A unique example of the 1795 Flowing Hair silver dollar, struck over a previously struck 1794 silver dollar, has been graded and encapsulated by NGC as AU-53.
1795 Silver Dollar Struck over 1794
unique example of the 1795 Flowing Hair silver dollar,
struck over a previously struck 1794 silver dollar,
has been graded and encapsulated by NGC as AU-53.
Fewer than 2,000 silver dollars were issued in 1794.
Since nearly all of these coins were weakly struck,
owing to the inadequacy of the Mint's press, coining
stopped very quickly. When a more powerful press was
obtained the following year, production resumed with
dies bearing the 1795 date.
It is believed that this specimen was one of those 1794-dated
dollars that was withheld from release. Rather than
being destroyed, it was evidently recycled as a planchet
for the 1795 dies, though it appears no effort was made
to efface the earlier coin, which is plainly visible
at numerous points. The
reverse of the 1794 dollar is visible within and around
Liberty's portrait on the 1795 overstrike, while several
features of the 1794 obverse die may be seen underneath
the 1795 dollar's reverse. Among these are some stars
to the right of Liberty's bust on the 1794 obverse die.
The unique positioning of these stars, with two points
toward the border rather than the single points of 1795
dies, reveal identification of the undertype. The positioning
of leaves in relation to the right stem and the final
A of AMERICA on the reverse from the 1794 strike provide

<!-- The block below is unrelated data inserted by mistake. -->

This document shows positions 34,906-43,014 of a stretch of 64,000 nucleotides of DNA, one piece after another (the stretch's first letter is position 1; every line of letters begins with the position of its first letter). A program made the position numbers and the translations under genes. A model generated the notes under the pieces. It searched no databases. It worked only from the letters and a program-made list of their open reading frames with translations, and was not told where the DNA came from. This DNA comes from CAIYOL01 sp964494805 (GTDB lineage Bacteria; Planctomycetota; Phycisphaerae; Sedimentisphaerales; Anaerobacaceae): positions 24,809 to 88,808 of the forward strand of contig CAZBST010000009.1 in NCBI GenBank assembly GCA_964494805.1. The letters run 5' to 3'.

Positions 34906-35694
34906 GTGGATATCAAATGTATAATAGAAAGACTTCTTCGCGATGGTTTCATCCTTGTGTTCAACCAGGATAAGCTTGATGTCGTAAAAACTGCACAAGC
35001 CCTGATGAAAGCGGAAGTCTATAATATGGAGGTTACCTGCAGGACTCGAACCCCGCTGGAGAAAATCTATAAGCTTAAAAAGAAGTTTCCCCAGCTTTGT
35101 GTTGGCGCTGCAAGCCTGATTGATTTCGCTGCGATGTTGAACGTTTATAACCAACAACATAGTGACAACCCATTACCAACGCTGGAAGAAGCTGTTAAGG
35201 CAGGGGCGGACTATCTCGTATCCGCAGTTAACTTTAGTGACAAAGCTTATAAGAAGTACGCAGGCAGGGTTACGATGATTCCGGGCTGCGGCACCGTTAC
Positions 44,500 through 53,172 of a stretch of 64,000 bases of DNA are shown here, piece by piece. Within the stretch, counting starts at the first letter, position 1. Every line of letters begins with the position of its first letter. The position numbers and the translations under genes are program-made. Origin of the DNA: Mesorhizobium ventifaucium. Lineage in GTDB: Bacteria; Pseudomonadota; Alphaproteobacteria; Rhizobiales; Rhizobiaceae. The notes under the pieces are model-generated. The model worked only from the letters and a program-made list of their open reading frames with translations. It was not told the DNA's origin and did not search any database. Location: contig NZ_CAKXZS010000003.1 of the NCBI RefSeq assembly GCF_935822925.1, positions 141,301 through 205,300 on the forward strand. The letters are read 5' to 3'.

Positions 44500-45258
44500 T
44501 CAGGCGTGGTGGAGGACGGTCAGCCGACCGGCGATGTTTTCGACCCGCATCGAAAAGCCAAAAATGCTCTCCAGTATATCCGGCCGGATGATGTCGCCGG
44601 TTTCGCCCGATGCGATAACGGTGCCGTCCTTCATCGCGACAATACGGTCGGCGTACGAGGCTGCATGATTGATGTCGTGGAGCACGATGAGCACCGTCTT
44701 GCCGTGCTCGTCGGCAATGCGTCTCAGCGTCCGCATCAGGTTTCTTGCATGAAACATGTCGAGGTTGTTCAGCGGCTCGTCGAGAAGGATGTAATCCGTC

additional confirmation of the undertype. Exactly why
this coin was produced is not known. It is probably
not, however, a mint error and was likely an intentional
strike produced in 1795.
This coin, while not a new discovery, has been little
publicized since its discovery in 1961 by the late Walter
Breen. It has appeared for public sale only once, and
to this day it is believed to be unique. It has never
been certified or encapsulated until receiving its AU-53
grade from NGC, which also labeled it as Bowers-Borckardt
variety 14 under NGC's VarietyPlus Service. BB-14 is
quite rare in AU condition, though the unique overstrike
feature of this coin places it in another category entirely.
Irrespective of its appeal as a great rarity, this specimen
is quite attractive. Just lightly worn and retaining
much of its mint luster, both sides display splendid
toning of medium pewter gray.
"It is extremely exciting when a coin of this magnitude
and history is certified," observed NGC Chairman and
CEO Mark Salzberg. "To be able to boldly see the understruck
portion of the 1794 Dollar on a coin of such quality
is certainly a numismatic highlight."